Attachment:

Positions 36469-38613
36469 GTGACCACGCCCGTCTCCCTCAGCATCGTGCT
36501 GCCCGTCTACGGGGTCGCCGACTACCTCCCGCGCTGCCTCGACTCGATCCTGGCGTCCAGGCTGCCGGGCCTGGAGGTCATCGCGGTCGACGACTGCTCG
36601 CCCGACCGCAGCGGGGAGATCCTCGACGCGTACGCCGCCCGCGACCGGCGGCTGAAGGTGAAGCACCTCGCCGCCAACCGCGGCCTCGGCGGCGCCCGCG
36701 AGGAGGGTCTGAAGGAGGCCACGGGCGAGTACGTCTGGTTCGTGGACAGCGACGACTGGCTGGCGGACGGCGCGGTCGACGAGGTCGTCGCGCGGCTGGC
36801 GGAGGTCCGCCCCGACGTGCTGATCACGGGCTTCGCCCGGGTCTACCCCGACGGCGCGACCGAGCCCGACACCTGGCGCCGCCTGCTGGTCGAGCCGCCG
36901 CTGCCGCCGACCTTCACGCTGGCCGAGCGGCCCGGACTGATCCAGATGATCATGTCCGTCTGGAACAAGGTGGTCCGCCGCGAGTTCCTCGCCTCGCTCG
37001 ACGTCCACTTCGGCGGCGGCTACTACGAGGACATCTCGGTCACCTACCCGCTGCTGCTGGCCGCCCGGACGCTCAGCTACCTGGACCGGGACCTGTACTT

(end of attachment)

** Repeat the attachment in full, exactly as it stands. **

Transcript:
Positions 36469-38613
36469 GTGACCACGCCCGTCTCCCTCAGCATCGTGCT
36501 GCCCGTCTACGGGGTCGCCGACTACCTCCCGCGCTGCCTCGACTCGATCCTGGCGTCCAGGCTGCCGGGCCTGGAGGTCATCGCGGTCGACGACTGCTCG
36601 CCCGACCGCAGCGGGGAGATCCTCGACGCGTACGCCGCCCGCGACCGGCGGCTGAAGGTGAAGCACCTCGCCGCCAACCGCGGCCTCGGCGGCGCCCGCG
36701 AGGAGGGTCTGAAGGAGGCCACGGGCGAGTACGTCTGGTTCGTGGACAGCGACGACTGGCTGGCGGACGGCGCGGTCGACGAGGTCGTCGCGCGGCTGGC
36801 GGAGGTCCGCCCCGACGTGCTGATCACGGGCTTCGCCCGGGTCTACCCCGACGGCGCGACCGAGCCCGACACCTGGCGCCGCCTGCTGGTCGAGCCGCCG
36901 CTGCCGCCGACCTTCACGCTGGCCGAGCGGCCCGGACTGATCCAGATGATCATGTCCGTCTGGAACAAGGTGGTCCGCCGCGAGTTCCTCGCCTCGCTCG
37001 ACGTCCACTTCGGCGGCGGCTACTACGAGGACATCTCGGTCACCTACCCGCTGCTGCTGGCCGCCCGGACGCTCAGCTACCTGGACCGGGACCTGTACTT